For several minutes, he seemed much at ease as he told how his brother had brought the stuffed alligator back from Florida several years ago and how the family had marveled at it ever since. He let the front row of students touch the skin of the alligator’s back, all the while he blathered on about its scaly skin, sharp teeth, and prodigious appetite. He then walked up and down the aisles to allow the others to touch and see the alligator

As he passed Mary Gertrude, he grinned and bent to allow her to touch the alligator’s head. He was having fun, she thought, showing off his exotic animal. Its glassy eyes rested under hooded lids but it looked very much alive with its sharp claws on its feet and tiny teeth glistening in its wide open mouth. “You’re sure that it is dead”, she whispered,” passing a tentative finger over its scaly back.

“Oh, yes, it is dead,” he chuckled as he returned to the front of the room.

“I didn’t see it, Pollie,” Luttie piped up, “and I didn’t have a chance to touch it. You walked right by me. Sister, make him show it to me.”

Polly hesitated only a moment. Mary Gertrude watched carefully as he slipped the alligator into its satchel but turned slightly away to reach under his woolen vest. Then he held the alligator again right under Luttie’s nose.

“Did you get a good look at him, Luttie? Make sure you look at the size of his teeth.” The girl’s thin face scrunched up in distaste as he encouraged her to hold the alligator which he put firmly on the desk.

The girl looked at the alligator with cautious interest, leaning forward to look more closely at its teeth. As she started to pick the alligator up around the middle as she had seen Polly do, the alligator suddenly bent sideways to hiss at the girl’s hand while its tail swung around to strike against her wrist.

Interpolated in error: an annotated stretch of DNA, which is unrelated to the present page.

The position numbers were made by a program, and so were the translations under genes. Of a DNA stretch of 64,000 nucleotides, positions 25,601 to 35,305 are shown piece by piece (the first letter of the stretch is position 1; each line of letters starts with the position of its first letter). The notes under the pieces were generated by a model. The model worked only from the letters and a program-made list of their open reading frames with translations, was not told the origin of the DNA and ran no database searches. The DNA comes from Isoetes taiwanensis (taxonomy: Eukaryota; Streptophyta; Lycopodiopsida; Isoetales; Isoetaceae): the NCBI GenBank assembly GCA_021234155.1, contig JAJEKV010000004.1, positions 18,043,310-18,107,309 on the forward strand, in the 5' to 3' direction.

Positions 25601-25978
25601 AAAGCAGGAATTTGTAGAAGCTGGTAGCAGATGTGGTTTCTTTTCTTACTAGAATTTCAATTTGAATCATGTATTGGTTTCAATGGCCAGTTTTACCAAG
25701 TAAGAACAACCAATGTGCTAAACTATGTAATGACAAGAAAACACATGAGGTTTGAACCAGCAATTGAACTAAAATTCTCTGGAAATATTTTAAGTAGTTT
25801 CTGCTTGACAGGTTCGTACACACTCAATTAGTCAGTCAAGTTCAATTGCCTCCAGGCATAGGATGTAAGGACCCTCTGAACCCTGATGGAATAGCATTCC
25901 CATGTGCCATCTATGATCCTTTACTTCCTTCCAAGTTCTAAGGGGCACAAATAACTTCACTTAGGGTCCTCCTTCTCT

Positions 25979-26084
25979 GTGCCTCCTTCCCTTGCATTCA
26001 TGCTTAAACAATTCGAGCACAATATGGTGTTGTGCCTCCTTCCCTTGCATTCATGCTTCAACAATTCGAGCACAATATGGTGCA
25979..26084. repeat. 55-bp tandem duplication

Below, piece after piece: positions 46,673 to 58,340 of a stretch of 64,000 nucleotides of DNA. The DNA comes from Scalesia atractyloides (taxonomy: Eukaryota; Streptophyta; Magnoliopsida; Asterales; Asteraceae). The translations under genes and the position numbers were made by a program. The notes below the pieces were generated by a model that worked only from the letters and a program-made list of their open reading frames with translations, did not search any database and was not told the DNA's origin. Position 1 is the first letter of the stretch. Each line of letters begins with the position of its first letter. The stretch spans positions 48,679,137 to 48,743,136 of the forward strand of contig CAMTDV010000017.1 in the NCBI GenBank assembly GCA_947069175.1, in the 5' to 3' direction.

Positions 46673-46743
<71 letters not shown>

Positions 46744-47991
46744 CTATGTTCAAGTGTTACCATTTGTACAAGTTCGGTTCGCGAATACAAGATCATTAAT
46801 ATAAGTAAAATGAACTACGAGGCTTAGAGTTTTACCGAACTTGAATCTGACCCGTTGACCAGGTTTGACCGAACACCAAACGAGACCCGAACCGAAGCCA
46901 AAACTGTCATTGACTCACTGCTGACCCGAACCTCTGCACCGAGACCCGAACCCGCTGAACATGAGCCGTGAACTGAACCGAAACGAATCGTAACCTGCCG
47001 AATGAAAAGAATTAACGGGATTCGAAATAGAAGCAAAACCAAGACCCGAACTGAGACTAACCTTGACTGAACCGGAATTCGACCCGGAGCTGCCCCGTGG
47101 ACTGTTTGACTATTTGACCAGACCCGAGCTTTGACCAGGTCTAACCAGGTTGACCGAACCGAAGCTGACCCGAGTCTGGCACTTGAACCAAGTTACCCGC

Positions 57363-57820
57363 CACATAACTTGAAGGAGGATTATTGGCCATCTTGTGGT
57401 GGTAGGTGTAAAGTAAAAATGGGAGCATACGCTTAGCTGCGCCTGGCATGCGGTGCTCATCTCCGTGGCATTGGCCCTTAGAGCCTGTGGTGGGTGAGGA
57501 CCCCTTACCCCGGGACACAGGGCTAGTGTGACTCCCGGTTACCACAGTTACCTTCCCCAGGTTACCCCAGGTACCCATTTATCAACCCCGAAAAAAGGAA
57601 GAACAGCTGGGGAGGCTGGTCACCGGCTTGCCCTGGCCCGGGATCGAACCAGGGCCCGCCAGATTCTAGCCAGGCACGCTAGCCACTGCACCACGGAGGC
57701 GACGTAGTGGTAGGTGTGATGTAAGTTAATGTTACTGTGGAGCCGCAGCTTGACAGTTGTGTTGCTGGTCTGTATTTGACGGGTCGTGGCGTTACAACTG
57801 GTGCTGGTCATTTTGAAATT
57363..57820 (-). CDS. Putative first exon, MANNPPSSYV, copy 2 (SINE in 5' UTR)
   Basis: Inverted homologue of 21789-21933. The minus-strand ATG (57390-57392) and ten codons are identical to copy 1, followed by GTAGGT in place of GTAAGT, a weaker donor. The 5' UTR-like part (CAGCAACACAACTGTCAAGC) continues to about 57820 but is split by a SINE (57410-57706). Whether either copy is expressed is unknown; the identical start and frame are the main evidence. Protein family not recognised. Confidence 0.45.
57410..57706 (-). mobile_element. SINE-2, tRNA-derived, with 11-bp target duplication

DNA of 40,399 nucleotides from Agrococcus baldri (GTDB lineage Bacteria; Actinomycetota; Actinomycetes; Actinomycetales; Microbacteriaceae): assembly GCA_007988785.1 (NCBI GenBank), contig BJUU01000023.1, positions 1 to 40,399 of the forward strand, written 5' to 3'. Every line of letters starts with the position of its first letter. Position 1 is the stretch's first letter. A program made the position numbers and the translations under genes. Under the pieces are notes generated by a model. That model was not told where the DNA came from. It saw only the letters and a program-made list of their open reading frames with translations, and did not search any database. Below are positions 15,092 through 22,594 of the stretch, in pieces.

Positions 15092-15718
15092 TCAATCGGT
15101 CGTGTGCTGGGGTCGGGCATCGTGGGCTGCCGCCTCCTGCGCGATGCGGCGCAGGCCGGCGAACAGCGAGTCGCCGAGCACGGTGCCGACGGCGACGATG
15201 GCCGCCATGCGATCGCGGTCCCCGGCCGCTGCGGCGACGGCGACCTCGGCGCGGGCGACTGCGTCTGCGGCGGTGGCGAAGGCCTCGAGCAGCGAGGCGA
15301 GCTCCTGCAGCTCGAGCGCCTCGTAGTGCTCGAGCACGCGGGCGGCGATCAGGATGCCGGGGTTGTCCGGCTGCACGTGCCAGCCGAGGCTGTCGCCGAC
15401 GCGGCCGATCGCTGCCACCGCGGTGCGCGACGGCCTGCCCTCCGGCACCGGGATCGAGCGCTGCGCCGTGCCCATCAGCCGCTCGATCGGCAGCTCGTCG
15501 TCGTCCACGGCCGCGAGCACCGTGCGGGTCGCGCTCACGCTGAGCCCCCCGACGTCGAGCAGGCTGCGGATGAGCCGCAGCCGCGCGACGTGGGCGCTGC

Lutie shrieked, the girls in the class followed suit, the boys howled, the alligator jumped for its life, scrabbling around on the wooden floor looking for safety. It clambered onto Sister Radiana’s desk and into her open drawer where it whipped around and hissed at anyone who came near it.

Pollie, in the meantime, was doubled over with revengeful laughter and Mary Gertrude hid her head in her arms to stifle her own laughter.

Sister Radiana gave up trying to impose order and sent the class down to the cafeteria early with the boys all hovering together and hooting at the girls for their fears and the girls tossing their pigtails in disgust.

Polly and his pets – both stuffed and live – were sent home without lunch and with a note to his parents. For the next few days Pollie eased himself into his desk seat gingerly but happily.

Mary Gertrude knew somehow the balance of justice in the universe had been restored.

Anne K. Kaler, Ph.D. As a life-long reader, Anne (always with an “e”) is now attempting to read every book in the universe, while helping to publishing more. Surprised to learn that she was actually a teacher, she persisted in that field for nearly fifty years until she started volunteering at PSB.